We hope you’re down for a quick fashion history lesson. Did you know that the capsule wardrobe has been around since the 1970s? It’s such a modern concept that it’s hard to imagine that people have been practicing it for decades. Created by Susie Faux, owner of the London boutique Wardrobe, the capsule wardrobe has taken on many different versions and contexts over the years, but at its heart it still embodies Faux’s original definition: the refinement of a wardrobe to include only a few essential items that don’t go out of fashion.
On the heels of our closet audit focus, we thought it would be helpful to discuss the capsule wardrobe. With it still being January, a lot of people are still in that refreshing their lifestyles and modifying their shopping habits mode. While founded on classic, less-is-more ingenuity, somehow the capsule wardrobe has become trendy with a side of extra. The irony: everyone’s talking about, when it’s not for everyone. And it’s not the same for everyone. Effortless Style owner and stylist Katie Rushton weighs in on the capsule wardrobe and when it’s a good idea (or maybe not) for you.
1. WHY DOESN’T A CAPSULE WARDROBE WORK FOR EVERYONE?
A capsule wardrobe doesn’t work for everyone for a few reasons, I think. Primarily, not everyone is on board with the minimalist look and/or movement (which is essentially what the capsule wardrobe is–a minimal wardrobe/closet). A lot of our clients love clothes and like having many options, and that’s okay. Some of our clients are also very attached to their clothes. Getting rid of so much and moving to a 40-piece wardrobe would send them into a panic attack. *ha*
2. WHY WOULD A CAPSULE WARDROBE BE EASIER FOR SOME THAN OTHERS?
Putting together a capsule wardrobe for clients who work in a professional environment and wear business attire everyday is easier from a stylist perspective. We usually start with the basics. We pick out the client’s favorite two to three pairs of slacks, two to three skirts, two jackets (a classic blazer and another fun option), and two to three pairs of shoes (black or nude heels, black or nude flats, and a fun option). From there, we sprinkle in tops and accessories that coordinate with all of those options. The client can mix and match the pieces in a multitude of combinations for a different look every day of the week.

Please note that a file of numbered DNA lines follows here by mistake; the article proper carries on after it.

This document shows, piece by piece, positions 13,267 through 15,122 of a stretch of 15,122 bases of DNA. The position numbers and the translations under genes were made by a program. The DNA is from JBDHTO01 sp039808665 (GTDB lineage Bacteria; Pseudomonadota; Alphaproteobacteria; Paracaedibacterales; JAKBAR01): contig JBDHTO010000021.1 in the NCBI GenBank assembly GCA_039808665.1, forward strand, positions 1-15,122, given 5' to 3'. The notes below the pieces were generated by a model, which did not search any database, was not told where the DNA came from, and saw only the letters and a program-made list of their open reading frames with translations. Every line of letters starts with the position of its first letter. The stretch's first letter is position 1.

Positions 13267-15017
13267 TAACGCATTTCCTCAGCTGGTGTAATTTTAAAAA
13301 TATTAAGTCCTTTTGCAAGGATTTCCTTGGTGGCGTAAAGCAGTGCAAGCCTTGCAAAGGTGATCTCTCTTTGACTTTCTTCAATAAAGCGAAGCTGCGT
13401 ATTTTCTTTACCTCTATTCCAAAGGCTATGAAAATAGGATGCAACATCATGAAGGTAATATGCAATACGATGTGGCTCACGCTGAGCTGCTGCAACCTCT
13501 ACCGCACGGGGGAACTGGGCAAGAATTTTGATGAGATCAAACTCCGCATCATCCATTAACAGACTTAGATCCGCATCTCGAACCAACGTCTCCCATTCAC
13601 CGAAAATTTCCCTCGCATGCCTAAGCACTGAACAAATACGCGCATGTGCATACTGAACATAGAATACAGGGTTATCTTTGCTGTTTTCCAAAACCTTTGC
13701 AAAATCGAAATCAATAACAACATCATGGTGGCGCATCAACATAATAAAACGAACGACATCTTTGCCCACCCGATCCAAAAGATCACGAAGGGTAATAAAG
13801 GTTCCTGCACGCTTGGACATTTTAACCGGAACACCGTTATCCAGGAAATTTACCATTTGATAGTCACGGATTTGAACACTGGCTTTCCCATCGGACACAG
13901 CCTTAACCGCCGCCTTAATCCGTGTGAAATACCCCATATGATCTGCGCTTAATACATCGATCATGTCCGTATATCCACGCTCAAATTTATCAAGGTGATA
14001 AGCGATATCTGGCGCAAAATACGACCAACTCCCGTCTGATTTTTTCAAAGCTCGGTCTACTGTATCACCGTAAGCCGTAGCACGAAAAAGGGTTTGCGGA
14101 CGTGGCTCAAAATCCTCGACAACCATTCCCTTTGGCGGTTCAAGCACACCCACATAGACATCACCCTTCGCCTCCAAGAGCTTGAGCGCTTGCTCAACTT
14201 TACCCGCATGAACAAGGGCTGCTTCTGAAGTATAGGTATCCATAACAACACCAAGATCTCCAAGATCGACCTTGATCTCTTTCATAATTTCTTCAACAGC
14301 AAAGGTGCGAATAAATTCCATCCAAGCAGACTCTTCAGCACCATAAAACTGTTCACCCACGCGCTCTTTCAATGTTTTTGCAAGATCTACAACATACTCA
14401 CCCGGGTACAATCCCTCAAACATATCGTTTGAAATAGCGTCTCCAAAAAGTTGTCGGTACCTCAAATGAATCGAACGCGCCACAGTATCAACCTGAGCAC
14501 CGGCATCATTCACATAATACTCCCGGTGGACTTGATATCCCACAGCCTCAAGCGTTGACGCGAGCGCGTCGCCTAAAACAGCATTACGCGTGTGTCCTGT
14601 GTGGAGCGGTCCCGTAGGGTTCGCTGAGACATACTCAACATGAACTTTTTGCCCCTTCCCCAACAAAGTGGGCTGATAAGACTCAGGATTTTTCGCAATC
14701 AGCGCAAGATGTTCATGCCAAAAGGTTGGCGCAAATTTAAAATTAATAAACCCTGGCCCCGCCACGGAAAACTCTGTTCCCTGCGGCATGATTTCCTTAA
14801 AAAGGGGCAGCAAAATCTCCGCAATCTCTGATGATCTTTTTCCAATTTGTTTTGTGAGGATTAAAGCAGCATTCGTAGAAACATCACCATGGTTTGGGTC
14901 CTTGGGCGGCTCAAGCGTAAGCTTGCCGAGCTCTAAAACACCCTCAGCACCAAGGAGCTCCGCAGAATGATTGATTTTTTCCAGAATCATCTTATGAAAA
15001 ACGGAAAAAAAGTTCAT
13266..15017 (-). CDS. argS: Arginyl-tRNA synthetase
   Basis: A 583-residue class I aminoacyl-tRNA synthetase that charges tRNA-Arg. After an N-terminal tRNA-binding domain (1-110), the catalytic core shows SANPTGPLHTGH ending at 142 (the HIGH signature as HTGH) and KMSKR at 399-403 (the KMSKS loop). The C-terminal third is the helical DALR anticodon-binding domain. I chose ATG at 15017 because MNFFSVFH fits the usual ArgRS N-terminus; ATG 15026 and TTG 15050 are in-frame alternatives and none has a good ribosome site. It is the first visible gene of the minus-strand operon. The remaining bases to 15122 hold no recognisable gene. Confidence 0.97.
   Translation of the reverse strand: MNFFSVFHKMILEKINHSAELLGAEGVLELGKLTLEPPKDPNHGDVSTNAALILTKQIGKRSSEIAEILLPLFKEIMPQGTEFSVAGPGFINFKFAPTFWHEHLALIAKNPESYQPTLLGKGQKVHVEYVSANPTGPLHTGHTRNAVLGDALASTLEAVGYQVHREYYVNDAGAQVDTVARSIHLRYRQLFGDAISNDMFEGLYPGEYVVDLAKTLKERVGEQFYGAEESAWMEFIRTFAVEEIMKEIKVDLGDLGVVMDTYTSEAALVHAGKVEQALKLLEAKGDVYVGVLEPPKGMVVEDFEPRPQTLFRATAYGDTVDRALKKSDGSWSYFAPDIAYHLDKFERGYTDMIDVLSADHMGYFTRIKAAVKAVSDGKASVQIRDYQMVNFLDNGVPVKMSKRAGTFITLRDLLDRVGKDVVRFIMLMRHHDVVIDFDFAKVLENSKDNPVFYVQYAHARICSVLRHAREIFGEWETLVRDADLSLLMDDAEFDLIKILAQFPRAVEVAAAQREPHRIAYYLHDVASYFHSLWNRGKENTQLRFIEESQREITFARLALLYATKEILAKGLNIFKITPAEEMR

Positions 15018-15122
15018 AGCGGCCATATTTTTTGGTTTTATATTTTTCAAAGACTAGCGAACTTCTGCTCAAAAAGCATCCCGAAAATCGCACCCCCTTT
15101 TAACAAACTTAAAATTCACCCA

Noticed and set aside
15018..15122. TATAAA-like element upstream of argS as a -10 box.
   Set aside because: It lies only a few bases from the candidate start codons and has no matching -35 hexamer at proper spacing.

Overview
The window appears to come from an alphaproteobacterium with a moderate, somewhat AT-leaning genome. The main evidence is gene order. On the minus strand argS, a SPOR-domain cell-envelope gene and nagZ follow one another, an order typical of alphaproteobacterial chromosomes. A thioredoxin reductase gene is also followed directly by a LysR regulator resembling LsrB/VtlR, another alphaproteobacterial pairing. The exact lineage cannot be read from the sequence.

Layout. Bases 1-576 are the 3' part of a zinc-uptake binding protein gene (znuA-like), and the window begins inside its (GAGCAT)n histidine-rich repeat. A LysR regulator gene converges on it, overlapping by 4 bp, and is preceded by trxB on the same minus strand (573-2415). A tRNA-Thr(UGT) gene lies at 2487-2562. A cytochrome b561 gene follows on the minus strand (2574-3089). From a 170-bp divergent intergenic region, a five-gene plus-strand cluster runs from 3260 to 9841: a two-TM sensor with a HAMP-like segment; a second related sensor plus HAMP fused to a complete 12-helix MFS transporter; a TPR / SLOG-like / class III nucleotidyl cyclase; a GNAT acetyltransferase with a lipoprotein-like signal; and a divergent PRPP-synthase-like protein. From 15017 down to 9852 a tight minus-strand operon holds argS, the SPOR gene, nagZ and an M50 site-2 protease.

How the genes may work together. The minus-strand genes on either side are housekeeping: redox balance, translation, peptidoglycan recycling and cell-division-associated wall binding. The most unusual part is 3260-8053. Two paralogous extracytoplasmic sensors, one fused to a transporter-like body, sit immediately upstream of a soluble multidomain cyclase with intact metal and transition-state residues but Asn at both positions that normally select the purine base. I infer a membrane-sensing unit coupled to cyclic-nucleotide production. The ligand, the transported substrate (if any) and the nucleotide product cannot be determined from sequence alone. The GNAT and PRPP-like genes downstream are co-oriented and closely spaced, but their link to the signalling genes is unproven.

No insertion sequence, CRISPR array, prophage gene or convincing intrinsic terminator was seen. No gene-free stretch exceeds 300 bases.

3. WHAT KINDS OF PEOPLE/LIFESTYLES ARE MOST CONDUCIVE TO A CAPSULE WARDROBE?
Just because professionals are a great fit for the capsule wardrobe doesn’t mean that it’s not easy for others, too. For example, we could easily curate a casual capsule wardrobe for a client who was a nurse and wore a similar outfit to work every day. Since her wardrobe wouldn’t have much overlap between casual and business attire, we would replicate our process from question #2, just with casual pieces instead. All that to say, I think a capsule wardrobe is most effectively achieved for clients who don’t need the overlap of professional by day and casual by night/weekend, or who don’t alternate between casual and business attire during the work week.
4. WHY SHOULD SOMEONE CONSIDER A CAPSULE WARDROBE?
This may sound too basic, but, honestly, I’d say to make life simpler–to make getting dressed every day a joy, not a hair-pulling, stressful thing that starts off your morning on the wrong note. Fashion blogger Caroline Rector writes about her capsule experiment on Unfancy, describing her joyful reemergence into the world after simplifying. Her twist on the minimalist movement is fun! She shops for a new capsule every three months, at the change of every season.
A capsule wardrobe, however, is not the only way to simplify and doesn’t necessarily work for everyone. A lot of our services, such as the wardrobe consult or closet audit, help to simplify and uncomplicate dressing yourself without the drastic measures of a capsule wardrobe. At the end of the day, we emphasize quality over quantity for the more low-maintenance lifestyle we’re seeking.
5. HOW DOES A CAPSULE WARDROBE DIFFER FROM A CLOSET AUDIT?
For a closet audit, we work with clients to clean out and get rid of all the items that shouldn’t be in their closets, because the items don’t fit, are in poor shape, or are out of style, etcetera. If we were working with a client to achieve a capsule wardrobe, we would start with a closet audit. However, it would have to be a much more in-depth closet audit in order to pare down to just 37 to 40 pieces.